“Times are tough – but I am tougher”.
What is DBT?
Dialectical Behaviour Therapy (DBT) is a structured, skills-based therapy that is especially helpful for those who have difficulty managing their emotions. It was originally developed by a psychologist in the 80s – called Martha Linehan – who created the therapy whilst working with one of her client’s who was struggling with self-harm.
DBT is perhaps best known as one of the most successful types of therapy for treating Borderline Personality Disorder (BPD).
However, because of it’s strong focus on managing and dealing with emotional challenges, DBT can also be hugely beneficial for treating depression – particularly for those who have already tried other types of therapy without much success.
Let’s explore this therapy in more detail to get a better idea of how it can help.
How does DBT work?
Unfortunately – although we might try our best – we don’t always get to choose what happens to us in life. Throughout the inevitable ups and downs, we might end up adopting unhealthy coping mechanisms as a means of dealing with the challenges we encounter along the way.
The overriding aim of DBT is to identify how these coping mechanisms are holding us back so that we can replace them with new, healthier and more stable ways of responding. Because of this, DBT is especially helpful for those who find themselves often led by their emotions or have a tendency to react very impulsively.
Radical acceptance lies at the heart of this type of therapy – both from your therapist, but also in learning to accept the painful thoughts and behaviours you struggle with too. The irony is that it is only when we stop battling with ourselves and truly accept ourselves for who we are that we create the space – and potential – for change.
One of the most crippling things about depression is that it bashes at your self-esteem, often leading to a cycle of self-blame.
No matter how far off it seems, the first steps in your therapy will be about helping you to accept yourself and your current situation as it is right now. And it’s from here that you will be able to work towards finding the motivation to enact the necessary changes in your life.
DBT therapy techniques: what do they look like?
Similar to Cognitive Behavioural Therapy (CBT), DBT draws it focus to changing challenging behavioural patterns instead of talking through the past in a lot of detail.
Instead, the focus rests on learning and developing the following life skills:
1.Bettering your relationships – you will learn to become more assertive in asking for your needs to be met (in a healthy and positive way).
2. Regulating and accepting difficult emotions – you will learn how to accept and manage all emotions, both good and bad.
3. Techniques to better manage distressing situations – e.g. self-soothing, challenging unhelpful thoughts when they arise, distraction techniques etc.
4. Mindfulness skills – fighting difficult emotions tends to only heighten our suffering. You will learn how to pause, check-in and allow challenging thoughts and emotions to simply wash over you, rather than getting wrapped up in them.
DBT is unique in that it is generally carried out in 3 different therapeutic settings:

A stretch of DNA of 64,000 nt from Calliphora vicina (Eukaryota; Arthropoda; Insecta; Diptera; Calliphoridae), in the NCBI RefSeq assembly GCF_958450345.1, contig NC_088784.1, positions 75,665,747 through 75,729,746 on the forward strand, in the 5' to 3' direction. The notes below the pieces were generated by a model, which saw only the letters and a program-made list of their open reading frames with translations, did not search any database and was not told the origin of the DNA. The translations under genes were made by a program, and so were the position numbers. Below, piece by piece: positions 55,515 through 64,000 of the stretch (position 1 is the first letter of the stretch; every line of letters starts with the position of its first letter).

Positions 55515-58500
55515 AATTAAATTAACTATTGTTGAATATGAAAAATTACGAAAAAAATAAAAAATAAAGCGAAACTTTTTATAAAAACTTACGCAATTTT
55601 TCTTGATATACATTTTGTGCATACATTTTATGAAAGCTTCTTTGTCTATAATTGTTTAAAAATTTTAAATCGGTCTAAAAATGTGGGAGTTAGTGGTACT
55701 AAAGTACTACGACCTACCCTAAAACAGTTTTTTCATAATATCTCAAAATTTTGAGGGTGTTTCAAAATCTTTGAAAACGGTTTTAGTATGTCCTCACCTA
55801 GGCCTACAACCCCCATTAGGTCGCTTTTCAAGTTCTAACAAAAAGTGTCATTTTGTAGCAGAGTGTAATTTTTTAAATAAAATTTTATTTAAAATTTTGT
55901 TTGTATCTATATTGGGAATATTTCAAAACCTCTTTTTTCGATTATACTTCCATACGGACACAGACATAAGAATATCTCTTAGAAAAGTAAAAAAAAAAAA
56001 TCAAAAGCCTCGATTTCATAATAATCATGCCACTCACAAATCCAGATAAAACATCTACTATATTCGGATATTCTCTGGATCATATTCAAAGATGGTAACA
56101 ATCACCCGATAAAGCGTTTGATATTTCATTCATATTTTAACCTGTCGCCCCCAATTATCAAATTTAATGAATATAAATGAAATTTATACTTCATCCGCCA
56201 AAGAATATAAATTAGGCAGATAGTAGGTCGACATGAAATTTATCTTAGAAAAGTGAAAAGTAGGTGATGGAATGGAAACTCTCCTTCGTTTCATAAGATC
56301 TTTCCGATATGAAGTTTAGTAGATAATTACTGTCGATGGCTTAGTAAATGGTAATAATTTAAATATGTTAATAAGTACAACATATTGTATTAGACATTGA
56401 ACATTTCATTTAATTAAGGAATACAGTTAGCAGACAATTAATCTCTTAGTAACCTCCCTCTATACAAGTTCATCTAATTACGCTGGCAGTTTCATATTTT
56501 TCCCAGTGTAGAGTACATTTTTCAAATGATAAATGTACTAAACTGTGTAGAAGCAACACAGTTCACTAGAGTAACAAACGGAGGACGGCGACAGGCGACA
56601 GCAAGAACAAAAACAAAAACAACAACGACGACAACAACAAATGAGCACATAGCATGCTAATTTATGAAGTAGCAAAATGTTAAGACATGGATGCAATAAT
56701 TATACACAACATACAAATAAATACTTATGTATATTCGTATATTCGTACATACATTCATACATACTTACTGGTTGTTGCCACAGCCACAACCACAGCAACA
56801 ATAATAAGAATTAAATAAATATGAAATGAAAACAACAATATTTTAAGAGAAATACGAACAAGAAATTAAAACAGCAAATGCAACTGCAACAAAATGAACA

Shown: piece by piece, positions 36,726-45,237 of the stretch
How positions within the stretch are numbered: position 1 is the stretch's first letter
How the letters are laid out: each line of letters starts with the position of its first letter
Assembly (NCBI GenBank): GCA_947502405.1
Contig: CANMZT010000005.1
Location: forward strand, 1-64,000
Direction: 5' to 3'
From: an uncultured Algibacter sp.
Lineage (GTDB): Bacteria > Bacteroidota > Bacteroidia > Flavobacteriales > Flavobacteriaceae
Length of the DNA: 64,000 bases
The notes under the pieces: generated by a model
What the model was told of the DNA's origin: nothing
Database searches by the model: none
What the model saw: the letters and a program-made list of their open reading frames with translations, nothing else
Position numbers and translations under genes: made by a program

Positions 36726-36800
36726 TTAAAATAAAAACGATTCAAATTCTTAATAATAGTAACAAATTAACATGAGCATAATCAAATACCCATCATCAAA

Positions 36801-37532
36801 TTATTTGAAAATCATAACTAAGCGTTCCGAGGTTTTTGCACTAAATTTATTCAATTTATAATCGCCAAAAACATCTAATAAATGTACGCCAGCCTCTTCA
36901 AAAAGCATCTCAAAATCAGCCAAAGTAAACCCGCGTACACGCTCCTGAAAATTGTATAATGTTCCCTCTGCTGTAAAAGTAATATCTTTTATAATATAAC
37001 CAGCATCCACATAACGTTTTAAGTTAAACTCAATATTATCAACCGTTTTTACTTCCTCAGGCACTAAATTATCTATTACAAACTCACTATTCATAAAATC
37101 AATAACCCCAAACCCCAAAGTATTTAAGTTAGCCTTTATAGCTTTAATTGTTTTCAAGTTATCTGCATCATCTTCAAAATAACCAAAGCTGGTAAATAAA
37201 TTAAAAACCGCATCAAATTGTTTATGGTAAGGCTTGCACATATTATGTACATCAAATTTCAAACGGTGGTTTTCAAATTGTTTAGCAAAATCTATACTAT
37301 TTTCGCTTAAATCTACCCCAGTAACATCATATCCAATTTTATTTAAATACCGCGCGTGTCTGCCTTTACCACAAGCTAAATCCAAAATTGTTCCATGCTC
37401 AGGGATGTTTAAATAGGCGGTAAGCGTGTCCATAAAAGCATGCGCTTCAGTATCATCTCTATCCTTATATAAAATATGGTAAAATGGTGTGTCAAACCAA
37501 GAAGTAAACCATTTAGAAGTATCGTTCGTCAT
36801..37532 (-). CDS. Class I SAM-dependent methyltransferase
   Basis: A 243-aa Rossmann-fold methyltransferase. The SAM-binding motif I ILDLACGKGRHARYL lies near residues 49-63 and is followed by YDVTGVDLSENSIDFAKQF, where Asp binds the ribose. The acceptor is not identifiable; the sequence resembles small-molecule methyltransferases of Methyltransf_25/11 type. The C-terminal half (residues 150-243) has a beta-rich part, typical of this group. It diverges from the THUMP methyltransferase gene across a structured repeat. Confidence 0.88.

- Group skills sessions – a bit like group therapy where you will learn the 4 different skills listed above.
- Individual therapy – where your therapist will adapt the skills you’ve been learning to your personal circumstances.
- Phone therapy or ‘coaching’ – in some cases you might have your therapist’s phone number so you can call them when something crops up which you need help navigating.
At their core, all of the DBT therapy techniques teach you how to better understand and manage your emotions so that when difficulties come your way you don’t allow yourself to get swept up in them.
How can DBT help depression?
- Teaches you how to accept your sadness
Depression can be both crippling and pervasive. DBT will teach you how to accept the sadness and isolation rather than beating yourself up about it. You might be asked to keep “daily diary cards” charting your sadness on a scale of 1 – 10. This is a good way of identifying the thoughts and behaviours which are holding you back, alongside taking note of the coping mechanisms which help you feel better.
2. Identify and call out your inner critic
Whilst we might not be able to drown out our inner critic completely, we can definitely choose how much we listen and engage with it. If you’re suffering from depression, you probably have a tendency to internalise a lot of the bad things that happen to you. In DBT, you will learn how to pause and “check the facts”. Many of life’s disappointments are far beyond our control – accepting that fact alone can be hugely liberating.
3. Learn how to manage distressing emotions
You will learn how to better manage the struggles of everyday life so that you’re better equipped to deal with crises when they arise.
4. Commit to doing activities that bring you joy
Depression can suck the life out of you. With the help of your therapist, you’ll be encouraged to start doing some of things you used to enjoy that instil you with a sense of wellbeing and joy.
Depression has a nasty way of making you feel hopeless. But there is hope, and whatever you’re feeling right now, remember that recovery is in sight:
“It is in the darkness that one finds the light, so when we are in sorrow, then this light is nearest of all to us” – Eckhart Tolle.